A Windowless Elevator with a 360º Panoramic View

The Amoreiras Tower, in Lisbon, Portugal, recently added a rooftop viewing area that is open to the public. The top of the tower is one of the highest spots in the city, and the viewing area gives an impressive 360º view of the surrounding area. However, the elevator to get to the top left a lot to be desired. It’s an interior elevator, and didn’t itself offer any view.

So, Artica, along with Schindler, were brought in to solve that problem. The solution was to mount displays on the interior of the elevator, in order to simulate a 360º panoramic view of the city outside. The video is synced up with the elevator, so the view changes as the elevator passengers move up and down between floors.

Artica, who was responsible for the concept, design, and electronics installation accomplished this by first building a prototype in their office building. This was a full-size elevator replica with which they could test the design and get it ready for installation. They then partnered with Schindler to actually install the system in the elevator of the Amoreiras Tower, which necessitated almost completely rebuilding the elevator. As you can see in the video, the resulting view and accompanying music (definitely not elevator music) are fantastic, and it was even done in time for the public opening of the rooftop viewing area.

Like us, you may be wondering where the video footage came from. The scene moves in apparent parallax so video was obviously captured with continuous motion and isn’t a scrolling image. This is the work of a camera toting drone.

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Inside A Circuit Breaker With MikesElectricStuff

High voltage is  not something we usually tinker with at home. In fact, most of us are more comfortable working with non-lethal, low current, low voltage DC signals. When we do venture into the world of high voltage, we prefer to do it vicariously thru someone with more safety training and/or experience.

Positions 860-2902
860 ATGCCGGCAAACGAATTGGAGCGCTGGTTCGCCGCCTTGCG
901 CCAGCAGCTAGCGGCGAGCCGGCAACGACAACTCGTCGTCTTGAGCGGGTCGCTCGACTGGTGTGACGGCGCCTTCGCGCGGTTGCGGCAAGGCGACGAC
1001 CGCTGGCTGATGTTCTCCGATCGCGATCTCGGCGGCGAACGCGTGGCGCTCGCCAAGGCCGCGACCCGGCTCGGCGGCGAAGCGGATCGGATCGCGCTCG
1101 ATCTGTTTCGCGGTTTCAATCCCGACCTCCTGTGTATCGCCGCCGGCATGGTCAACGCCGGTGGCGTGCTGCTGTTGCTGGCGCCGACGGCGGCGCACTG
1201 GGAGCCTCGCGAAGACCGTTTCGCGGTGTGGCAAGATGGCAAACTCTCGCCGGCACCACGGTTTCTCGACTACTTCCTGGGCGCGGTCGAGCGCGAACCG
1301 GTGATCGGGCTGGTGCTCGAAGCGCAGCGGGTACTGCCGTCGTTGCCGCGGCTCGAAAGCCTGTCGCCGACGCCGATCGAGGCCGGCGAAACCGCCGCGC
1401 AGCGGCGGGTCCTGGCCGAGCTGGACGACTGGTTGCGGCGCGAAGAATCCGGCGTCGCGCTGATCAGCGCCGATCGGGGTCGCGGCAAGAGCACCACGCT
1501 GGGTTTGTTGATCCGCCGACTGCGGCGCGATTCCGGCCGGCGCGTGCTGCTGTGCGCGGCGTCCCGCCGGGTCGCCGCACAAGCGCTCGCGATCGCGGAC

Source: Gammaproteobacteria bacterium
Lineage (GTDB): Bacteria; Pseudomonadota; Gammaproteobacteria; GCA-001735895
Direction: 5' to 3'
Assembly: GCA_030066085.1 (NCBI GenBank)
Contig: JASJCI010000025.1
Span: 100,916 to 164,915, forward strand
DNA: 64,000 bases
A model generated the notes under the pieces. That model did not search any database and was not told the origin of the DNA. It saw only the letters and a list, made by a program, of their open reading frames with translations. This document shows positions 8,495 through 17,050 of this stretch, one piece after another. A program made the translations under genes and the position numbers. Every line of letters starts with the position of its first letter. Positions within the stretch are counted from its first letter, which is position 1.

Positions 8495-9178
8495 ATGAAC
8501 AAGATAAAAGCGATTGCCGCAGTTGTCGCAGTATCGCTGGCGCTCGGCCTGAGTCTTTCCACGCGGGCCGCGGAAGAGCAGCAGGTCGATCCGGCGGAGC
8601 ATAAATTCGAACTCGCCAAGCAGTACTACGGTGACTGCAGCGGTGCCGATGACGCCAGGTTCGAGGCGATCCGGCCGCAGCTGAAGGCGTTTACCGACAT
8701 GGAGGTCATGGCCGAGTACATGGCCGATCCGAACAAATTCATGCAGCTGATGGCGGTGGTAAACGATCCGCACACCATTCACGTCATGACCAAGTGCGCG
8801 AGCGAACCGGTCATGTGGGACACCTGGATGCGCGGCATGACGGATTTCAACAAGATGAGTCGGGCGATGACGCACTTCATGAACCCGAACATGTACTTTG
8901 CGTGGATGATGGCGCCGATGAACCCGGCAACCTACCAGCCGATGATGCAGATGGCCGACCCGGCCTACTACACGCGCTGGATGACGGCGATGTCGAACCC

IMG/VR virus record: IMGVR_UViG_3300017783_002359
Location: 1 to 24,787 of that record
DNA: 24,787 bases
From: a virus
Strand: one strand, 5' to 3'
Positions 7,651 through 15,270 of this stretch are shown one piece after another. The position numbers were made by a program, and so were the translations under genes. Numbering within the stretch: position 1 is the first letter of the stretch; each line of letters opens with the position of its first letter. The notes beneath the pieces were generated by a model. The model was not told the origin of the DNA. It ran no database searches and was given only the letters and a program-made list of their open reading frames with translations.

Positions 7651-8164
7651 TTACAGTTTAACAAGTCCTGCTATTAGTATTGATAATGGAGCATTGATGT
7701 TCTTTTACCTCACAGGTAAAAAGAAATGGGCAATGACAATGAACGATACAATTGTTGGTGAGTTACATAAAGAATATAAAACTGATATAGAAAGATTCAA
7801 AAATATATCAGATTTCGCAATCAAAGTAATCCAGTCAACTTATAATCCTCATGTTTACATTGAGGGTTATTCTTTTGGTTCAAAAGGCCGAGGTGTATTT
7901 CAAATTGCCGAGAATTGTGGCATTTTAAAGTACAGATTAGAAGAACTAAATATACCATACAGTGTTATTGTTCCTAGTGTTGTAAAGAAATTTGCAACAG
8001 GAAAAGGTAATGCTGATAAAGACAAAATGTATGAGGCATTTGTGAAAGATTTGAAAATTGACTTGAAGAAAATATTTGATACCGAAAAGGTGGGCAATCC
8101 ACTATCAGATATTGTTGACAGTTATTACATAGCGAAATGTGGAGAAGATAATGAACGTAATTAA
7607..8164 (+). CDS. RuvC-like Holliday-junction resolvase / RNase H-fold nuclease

[Mike] shows us the inner workings of a 240VAC circuit breaker and explains how the different safety features in the device work. In proper MikesElectricStuff form, [Mike] finds out what it takes to destroy the device. Or in this case multiple devices, [Mike] uses his “Destruct-o-tron” to create catastrophic failure in more than one breaker. You can check out the video embedded after the break to learn a bit about how a circuit breaker works, and of course witness the carnage.

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WingBoard: Wakeboarding Behind an Airplane

[Aaron Wypyszynski] or [Wyp] for short had a dream as a youngster about jumping out of a plane and “carving through the sky” (paraphrasing the video embedded after the break), so when he grew up [Wyp] went ahead and pursued that dream.

What that boyhood dream produced is [Wyp] offering to pull you through the sky on what looks like a proper model of a blunt nosed paper airplane glider. Seems to be a bit like wakeboarding for skydivers, cause that needed to be a thing.

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Deployable by Design With Bunnie Huang, Nadya Peek, and Joi Ito

We follow [bunnie]’s blog as he posts interesting and usable information quite regularly. [bunnie] posted about a video of a recent talk he did at MIT Media Lab with Nadya Peek and Joi Ito. This was in lieu of his monthly “name that ware” competition, which is worth looking into as well.

The talk is focused on small volume manufacturing and the experiences that the speakers have under their collective belt is large enough that the conversation takes a turn from how to do things in practice, to the theory and technique of manufacturing on a philosophical level.

[bunnie] prefaces the conversation with an explanation of some of the design and manufacturing processes involved when working on the circuit stickers project. He talks about the importance of testing the product and the complex test jig that is required to quality check a simple (in comparison to the test jig) product. [bunnie] shares an overview of the project timeline and where some extended design stages might be found in unexpected places.